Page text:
Amid the attention recently focused on the Nigerian presidential election and the resulting democratic transition in Africa’s most populous country as well as on the brutal al-Shabaab terrorist attack on Kenya’s Garissa University College, an equally momentous event that took place at roughly the same time passed relatively unremarked. On March 23, the leaders of Egypt, Ethiopia, and Sudan met in the Sudanese capital of Khartoum and reached an historic agreement on principles that opens the way for broad regional cooperation on the use of the waters of the Nile River. The accord, signed by President Abdel Fattah el-Sisi of Egypt, Prime Minister Hailemariam Desalegn of Ethiopia, and President Umar al-Bashir of Sudan, has the potential to transform a longstanding dispute over the Nile and the brewing conflict over Africa’s largest hydropower project into an opportunity for collaboration and development in a corner of the continent much in need of both.
The Nile is the longest river in the world, with a length of over 6,650 kilometers from its remotest source in Burundi’s Ruvyironza (Luvironza) River. Most of the water flowing through the great lakes of equatorial Africa to eventually form the White Nile is lost to evaporation in the Sudd, the vast swamp of southern Sudan. Thus by the time it joins the Blue Nile at Khartoum, the White Nile contributes barely 10 percent of the total flow. Together, the shorter Blue Nile, whose remotest source is the Felege Ghion spring venerated by the Ethiopian Orthodox Tewahedo Church, and the Nile’s other major tributary, the Atbara River, which likewise originates in the heart of the Ethiopian highlands near Lake Tana, account for nearly 90 percent of the water and over 95 percent of the sediment carried by the Nile proper. The combined drainage basin of these river systems covers one-tenth of the area of the African continent.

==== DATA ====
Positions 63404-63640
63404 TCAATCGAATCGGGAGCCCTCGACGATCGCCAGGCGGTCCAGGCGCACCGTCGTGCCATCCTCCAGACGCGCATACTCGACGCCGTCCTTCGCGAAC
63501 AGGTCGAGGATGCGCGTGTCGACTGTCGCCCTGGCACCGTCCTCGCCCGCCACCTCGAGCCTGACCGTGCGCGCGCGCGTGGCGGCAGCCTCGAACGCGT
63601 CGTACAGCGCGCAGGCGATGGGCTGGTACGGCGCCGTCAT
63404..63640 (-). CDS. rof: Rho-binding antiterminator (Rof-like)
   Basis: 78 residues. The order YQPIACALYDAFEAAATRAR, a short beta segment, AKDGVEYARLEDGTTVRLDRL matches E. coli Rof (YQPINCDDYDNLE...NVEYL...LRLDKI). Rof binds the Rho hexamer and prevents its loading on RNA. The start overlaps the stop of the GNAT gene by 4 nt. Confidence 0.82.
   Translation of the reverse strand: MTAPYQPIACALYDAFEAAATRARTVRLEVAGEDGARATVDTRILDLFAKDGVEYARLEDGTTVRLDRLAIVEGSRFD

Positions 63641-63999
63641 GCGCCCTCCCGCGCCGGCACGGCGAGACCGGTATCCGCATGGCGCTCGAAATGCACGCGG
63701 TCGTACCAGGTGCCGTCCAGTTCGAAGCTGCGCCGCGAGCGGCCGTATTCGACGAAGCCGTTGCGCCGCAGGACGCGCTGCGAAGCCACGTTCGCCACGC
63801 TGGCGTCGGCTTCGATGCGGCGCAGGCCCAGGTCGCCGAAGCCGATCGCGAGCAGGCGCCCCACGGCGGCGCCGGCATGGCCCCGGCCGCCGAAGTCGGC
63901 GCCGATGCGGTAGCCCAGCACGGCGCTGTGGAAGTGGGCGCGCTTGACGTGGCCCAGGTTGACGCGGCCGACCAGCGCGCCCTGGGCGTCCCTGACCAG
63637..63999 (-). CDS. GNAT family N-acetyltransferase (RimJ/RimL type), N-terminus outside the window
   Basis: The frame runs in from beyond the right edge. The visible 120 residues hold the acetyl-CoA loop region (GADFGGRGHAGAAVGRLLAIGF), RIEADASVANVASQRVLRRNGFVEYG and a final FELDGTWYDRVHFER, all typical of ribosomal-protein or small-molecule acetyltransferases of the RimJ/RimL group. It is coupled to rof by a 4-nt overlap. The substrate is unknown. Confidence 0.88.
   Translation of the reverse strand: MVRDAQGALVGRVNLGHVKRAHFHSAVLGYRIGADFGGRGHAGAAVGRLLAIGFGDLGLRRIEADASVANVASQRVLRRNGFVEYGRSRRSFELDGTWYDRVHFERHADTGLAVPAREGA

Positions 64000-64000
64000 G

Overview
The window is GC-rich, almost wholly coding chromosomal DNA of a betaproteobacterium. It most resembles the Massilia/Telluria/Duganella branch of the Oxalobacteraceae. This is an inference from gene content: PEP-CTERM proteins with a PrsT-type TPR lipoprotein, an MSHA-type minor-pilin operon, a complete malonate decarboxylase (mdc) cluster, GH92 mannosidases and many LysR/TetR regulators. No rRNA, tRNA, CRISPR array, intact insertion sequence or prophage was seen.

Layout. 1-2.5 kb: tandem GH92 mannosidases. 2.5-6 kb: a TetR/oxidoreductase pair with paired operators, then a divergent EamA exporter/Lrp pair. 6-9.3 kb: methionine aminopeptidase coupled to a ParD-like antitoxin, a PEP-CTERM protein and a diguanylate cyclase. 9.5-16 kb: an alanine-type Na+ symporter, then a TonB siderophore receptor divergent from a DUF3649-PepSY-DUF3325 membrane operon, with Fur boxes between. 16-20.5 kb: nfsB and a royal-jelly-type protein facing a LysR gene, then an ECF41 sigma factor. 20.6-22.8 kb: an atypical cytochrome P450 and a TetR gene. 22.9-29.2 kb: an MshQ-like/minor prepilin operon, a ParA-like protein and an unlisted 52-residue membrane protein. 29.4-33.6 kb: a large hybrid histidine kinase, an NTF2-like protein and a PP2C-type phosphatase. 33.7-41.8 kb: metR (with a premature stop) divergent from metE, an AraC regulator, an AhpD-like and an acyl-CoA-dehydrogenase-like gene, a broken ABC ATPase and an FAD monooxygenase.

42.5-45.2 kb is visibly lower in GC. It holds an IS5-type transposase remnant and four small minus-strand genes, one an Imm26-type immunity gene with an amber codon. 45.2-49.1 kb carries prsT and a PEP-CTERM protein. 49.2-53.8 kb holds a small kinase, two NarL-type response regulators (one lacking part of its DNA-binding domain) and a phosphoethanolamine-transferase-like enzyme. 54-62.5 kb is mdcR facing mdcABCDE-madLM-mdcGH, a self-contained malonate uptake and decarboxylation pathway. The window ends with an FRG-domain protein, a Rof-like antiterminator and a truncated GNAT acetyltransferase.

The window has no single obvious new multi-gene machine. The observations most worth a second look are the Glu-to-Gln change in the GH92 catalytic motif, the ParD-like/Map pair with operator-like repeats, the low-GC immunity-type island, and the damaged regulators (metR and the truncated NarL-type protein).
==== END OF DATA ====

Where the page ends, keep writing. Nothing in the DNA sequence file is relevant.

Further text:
While the Nile has provided for the livelihoods of the peoples along its banks from time immemorial, rapidly expanding population (the slightly more than 400 million people who live in the river basin are expected to double in number by 2025) combined with industrialization and urbanization—to say nothing of the effects of climate change on Africa—will place unprecedented demands on the river’s fixed supply of water. This, in turn, has increased tensions between the eleven independent countries in the Nile Basin—Burundi, the Democratic Republic of the Congo, Egypt, Eritrea, Ethiopia, Kenya, Rwanda, South Sudan, Sudan, Tanzania, and Uganda—which together constitute the largest number of sovereign states in any river basin in the world. Each of these states has a distinct interest in the river’s waters as well as varying capacities to exploit the resource. The Egyptians, for example, rely on the river for more than 97 percent of their freshwater; as the late historian Robert O. Collins noted, “Without the annual flood of the Nile waters cascading down, Egypt would consist of only sand and rock and wind.”